When that silvery solo voice fills the chapel with “Once in Royal David’s City…,” my Christmas truly has begun.  I’ve been shopping and decorating and menu planning for weeks, but none of that fills my heart and soul with joy in the same way as the candlelight carol service in this country.

I grew up in a big California church with big programs.  Christmas was an extravaganza that was planned all year long.  It featured a singing Christmas tree, theatrical costumes, and marching toy soldiers.  Somewhere in there, we were meant to be overawed by the “real meaning” of Christmas.

In contrast to singing Christmas trees were my school Christmas pageants.  They were more the real deal.  I look back on these with much fondness.  I loved the rehearsing and preparation for this annual event.  Because I went to a Baptist day school, important programs like the Christmas pageant were always held in the main church sanctuary.  As a child, this was an immense and awe-inspiring building to me.  The baptistry soared high above the choir, and every year, three sixth-grade girls (never boys!) were chosen to proclaim the good news as angels from this lofty pinnacle.  It was indeed the pinnacle of honour to be selected and as a sixth grader, I was one of the chosen.  It meant I got to wear a white robe and enormous, sparkling wings.  We were a dazzling sight up there in the baptistry, heady stuff for three 11-year old girls.

In one of our final dress rehearsals,  we were waiting for our cue in a small side room next to the baptristy.  Back in those days, we were just sent up there without any supervision.  Imagine!  There was a window in that room that opened onto the roof of the sanctuary, and as this was an irresistible opportunity, we three angels climbed out and began running around and flapping our wings at the traffic down below.  Car horns honked and people stared up at us as we joyfully shouted, “Glory to God in the highest!  Peace on earth, goodwill to men!”

It was exhilarating until Mrs. Kenison suddenly appeared at the window.  We were doomed!  She nearly demoted us to the choir, but thankfully, we got to keep our angel status.  Somehow, that rooftop experience liberated our hearts and voices so that we proclaimed the glory of God like never before.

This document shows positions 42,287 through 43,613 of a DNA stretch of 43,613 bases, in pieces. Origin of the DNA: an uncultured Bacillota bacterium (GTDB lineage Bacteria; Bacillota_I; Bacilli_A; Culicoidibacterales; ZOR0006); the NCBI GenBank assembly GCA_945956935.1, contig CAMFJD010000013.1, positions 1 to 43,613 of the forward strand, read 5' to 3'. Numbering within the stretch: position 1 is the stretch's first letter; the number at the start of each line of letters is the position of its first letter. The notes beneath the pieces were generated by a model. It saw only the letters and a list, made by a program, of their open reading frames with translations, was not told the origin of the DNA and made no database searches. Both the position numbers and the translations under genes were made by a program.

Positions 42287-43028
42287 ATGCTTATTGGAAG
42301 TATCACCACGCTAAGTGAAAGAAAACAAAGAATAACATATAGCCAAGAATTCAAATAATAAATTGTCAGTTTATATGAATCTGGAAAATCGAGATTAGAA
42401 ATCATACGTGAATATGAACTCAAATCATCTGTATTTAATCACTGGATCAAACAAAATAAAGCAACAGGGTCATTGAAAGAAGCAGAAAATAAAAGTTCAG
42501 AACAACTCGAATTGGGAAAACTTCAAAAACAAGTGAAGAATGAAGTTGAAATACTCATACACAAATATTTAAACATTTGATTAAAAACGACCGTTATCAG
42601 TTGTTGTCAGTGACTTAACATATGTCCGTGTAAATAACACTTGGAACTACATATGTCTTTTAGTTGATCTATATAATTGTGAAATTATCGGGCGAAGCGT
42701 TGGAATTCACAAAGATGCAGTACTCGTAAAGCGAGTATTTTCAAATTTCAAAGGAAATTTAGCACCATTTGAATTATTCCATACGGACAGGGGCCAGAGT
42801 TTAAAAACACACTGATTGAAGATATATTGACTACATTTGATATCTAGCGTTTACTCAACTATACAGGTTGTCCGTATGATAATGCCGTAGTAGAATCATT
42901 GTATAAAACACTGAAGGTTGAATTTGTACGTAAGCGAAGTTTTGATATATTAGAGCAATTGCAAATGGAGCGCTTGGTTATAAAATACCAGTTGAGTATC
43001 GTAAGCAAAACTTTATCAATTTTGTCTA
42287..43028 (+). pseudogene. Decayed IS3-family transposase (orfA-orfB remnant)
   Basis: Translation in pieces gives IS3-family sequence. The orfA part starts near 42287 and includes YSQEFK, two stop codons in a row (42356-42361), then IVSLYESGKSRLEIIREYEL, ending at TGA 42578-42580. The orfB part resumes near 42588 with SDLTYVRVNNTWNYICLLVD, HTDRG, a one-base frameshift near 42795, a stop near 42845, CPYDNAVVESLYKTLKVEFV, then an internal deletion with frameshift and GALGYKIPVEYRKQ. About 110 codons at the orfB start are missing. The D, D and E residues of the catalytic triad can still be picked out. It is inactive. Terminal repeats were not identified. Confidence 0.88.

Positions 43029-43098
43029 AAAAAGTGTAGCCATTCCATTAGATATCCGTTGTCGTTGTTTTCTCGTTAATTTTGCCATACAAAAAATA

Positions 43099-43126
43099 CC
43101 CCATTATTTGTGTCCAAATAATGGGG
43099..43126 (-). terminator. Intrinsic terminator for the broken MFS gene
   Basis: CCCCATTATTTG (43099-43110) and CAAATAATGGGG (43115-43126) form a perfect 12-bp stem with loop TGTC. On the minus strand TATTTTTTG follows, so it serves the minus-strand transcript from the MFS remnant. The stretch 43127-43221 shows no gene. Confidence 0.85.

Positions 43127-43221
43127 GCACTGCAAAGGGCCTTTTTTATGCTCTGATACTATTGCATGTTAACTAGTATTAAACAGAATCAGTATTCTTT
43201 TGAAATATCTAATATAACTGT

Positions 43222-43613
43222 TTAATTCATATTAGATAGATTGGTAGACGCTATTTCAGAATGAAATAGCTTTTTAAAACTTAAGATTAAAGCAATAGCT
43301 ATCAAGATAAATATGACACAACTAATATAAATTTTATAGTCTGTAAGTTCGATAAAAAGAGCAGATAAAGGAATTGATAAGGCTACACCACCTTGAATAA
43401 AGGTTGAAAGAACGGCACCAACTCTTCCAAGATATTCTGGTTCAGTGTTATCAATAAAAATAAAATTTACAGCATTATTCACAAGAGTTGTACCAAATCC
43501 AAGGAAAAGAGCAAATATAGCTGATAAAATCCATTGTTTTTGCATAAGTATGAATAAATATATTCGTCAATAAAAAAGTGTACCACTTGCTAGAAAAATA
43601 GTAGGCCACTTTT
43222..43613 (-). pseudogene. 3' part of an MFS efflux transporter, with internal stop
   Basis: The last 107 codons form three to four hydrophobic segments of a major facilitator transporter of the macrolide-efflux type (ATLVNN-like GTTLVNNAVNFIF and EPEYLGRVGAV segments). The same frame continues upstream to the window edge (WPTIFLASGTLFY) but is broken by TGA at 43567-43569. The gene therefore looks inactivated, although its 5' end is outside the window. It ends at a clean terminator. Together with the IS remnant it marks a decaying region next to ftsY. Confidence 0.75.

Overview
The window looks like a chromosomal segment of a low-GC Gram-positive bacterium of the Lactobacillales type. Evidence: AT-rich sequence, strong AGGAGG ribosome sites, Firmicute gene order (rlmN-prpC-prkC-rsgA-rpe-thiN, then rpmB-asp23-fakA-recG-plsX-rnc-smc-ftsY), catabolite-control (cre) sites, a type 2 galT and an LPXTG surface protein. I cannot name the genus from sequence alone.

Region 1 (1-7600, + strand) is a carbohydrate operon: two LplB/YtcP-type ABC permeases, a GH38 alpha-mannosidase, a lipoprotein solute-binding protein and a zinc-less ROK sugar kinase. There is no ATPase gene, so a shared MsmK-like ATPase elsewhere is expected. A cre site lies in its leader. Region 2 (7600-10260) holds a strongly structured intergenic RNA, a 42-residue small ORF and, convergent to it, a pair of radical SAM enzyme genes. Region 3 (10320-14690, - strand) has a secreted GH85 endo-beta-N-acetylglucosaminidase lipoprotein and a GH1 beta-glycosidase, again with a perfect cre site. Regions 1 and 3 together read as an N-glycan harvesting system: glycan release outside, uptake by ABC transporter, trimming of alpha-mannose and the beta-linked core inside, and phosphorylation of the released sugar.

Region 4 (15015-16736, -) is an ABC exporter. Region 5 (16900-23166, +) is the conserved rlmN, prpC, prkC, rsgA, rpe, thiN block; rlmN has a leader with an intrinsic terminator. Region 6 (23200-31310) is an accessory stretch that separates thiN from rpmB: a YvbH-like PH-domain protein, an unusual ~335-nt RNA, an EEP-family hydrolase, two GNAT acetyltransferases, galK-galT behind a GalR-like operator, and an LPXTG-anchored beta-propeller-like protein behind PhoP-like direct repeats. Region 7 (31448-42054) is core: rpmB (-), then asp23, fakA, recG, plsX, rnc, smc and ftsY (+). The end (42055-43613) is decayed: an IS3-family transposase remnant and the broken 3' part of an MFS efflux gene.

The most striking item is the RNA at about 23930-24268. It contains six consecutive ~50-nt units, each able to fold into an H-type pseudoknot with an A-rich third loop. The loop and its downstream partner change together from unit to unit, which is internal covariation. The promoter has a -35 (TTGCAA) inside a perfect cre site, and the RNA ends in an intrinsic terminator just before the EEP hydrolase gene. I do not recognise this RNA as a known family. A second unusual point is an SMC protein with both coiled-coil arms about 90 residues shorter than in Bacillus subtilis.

There was nothing restrained about that first Christmas carol.  The angels must have sung with wild abandon to those awestruck shepherds huddled around a campfire on a darkened hillside.  The windows of heaven were flung open, and yet they were its only audience.  All of Israel was looking for the spectacle of a coming king, but they missed it because of what they weren’t looking for.

Americans tend to look for the entertainment value of big church Christmas programs; in England, it’s about beauty.  Ancient churches and cathedrals are never more beautiful than they are at Christmas time, resounding with the music of pipe organs and choristers surrounded by the glow of candlelight.  Nowhere in the world is this beauty more perfected than on Christmas Eve in King’s College Chapel.  It was here that the tradition of the “Nine Lessons and Carols” began in 1918, just after the horrors of the Great War had finally ended.  It has since been adopted by churches across England and the world as the standard for all Anglican carol services.

The first carol is always “Once in Royal David’s City”with the first verse sung as a solo by a chorister as he comes down the aisle.  The congregation stands and responds by joining in on the second verse.  The program then follows readings from Scripture that chart God’s plan for salvation from Adam’s fall in Genesis to the prophecies of the Old Testament through to the birth of Jesus Christ.  Each reading is followed by a carol sung by either the choir and/or congregation, culminating in the final “Hark the Herald Angels Sing.”

I am never unmoved by this Christmas service which I have attended at various churches and chapels here in the UK.  There is beauty and glory in abundance, but there is also simplicity in its order.  It is a collaborative celebration where the congregation is there to participate, not just spectate.  It is a journey we are all invited to take back to Bethlehem through long, dark nights of history, war, and doubt.  We are invited to wonder and consider why this celebration of the Christmas story still draws us.

For me, the draw of the Nine Lessons and Carols is the liberation of joy that comes through that first congregational response to the solo verse of “Once in Royal David’s City.”  I am reminded once again of what Christmas is meant to be, a response to God’s solo gift “in a lowly cattle shed.”  The carol is uniquely English, based on a children’s poem.  We are reminded through the following verses of the weakness of childhood, and by singing it with a child, admit to our own ongoing weakness and need of a Saviour.  By the outgoing carol, however, I have taken the journey from darkness into light and I am once again out on the rooftop, where angels should be, praising God and singing,

“With angelic hosts proclaim

Christ is born in Bethlehem

Hark! the herald angels sing,

‘Glory to the newborn King!'”